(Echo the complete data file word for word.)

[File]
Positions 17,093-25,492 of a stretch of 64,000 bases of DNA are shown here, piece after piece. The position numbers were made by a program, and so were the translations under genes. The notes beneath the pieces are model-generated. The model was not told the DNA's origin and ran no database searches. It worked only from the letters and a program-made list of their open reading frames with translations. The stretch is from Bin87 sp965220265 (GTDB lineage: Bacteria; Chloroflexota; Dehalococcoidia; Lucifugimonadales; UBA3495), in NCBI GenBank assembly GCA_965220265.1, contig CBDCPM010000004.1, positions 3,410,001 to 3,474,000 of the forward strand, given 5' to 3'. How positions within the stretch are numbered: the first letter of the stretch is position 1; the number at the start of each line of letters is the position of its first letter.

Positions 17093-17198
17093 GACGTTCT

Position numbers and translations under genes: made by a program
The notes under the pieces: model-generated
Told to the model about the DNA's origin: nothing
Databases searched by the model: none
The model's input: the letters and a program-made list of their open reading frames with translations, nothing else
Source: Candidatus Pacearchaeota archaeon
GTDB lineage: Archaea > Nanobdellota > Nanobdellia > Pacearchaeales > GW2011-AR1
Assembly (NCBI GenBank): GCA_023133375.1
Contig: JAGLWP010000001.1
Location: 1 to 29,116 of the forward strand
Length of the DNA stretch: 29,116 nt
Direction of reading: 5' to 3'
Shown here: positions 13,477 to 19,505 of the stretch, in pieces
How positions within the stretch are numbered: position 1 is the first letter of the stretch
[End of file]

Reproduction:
Positions 17,093-25,492 of a stretch of 64,000 bases of DNA are shown here, piece after piece. The position numbers were made by a program, and so were the translations under genes. The notes beneath the pieces are model-generated. The model was not told the DNA's origin and ran no database searches. It worked only from the letters and a program-made list of their open reading frames with translations. The stretch is from Bin87 sp965220265 (GTDB lineage: Bacteria; Chloroflexota; Dehalococcoidia; Lucifugimonadales; UBA3495), in NCBI GenBank assembly GCA_965220265.1, contig CBDCPM010000004.1, positions 3,410,001 to 3,474,000 of the forward strand, given 5' to 3'. How positions within the stretch are numbered: the first letter of the stretch is position 1; the number at the start of each line of letters is the position of its first letter.

Positions 17093-17198
17093 GACGTTCT

Position numbers and translations under genes: made by a program
The notes under the pieces: model-generated
Told to the model about the DNA's origin: nothing
Databases searched by the model: none
The model's input: the letters and a program-made list of their open reading frames with translations, nothing else
Source: Candidatus Pacearchaeota archaeon
GTDB lineage: Archaea > Nanobdellota > Nanobdellia > Pacearchaeales > GW2011-AR1
Assembly (NCBI GenBank): GCA_023133375.1
Contig: JAGLWP010000001.1
Location: 1 to 29,116 of the forward strand
Length of the DNA stretch: 29,116 nt
Direction of reading: 5' to 3'
Shown here: positions 13,477 to 19,505 of the stretch, in pieces
How positions within the stretch are numbered: position 1 is the first letter of the stretch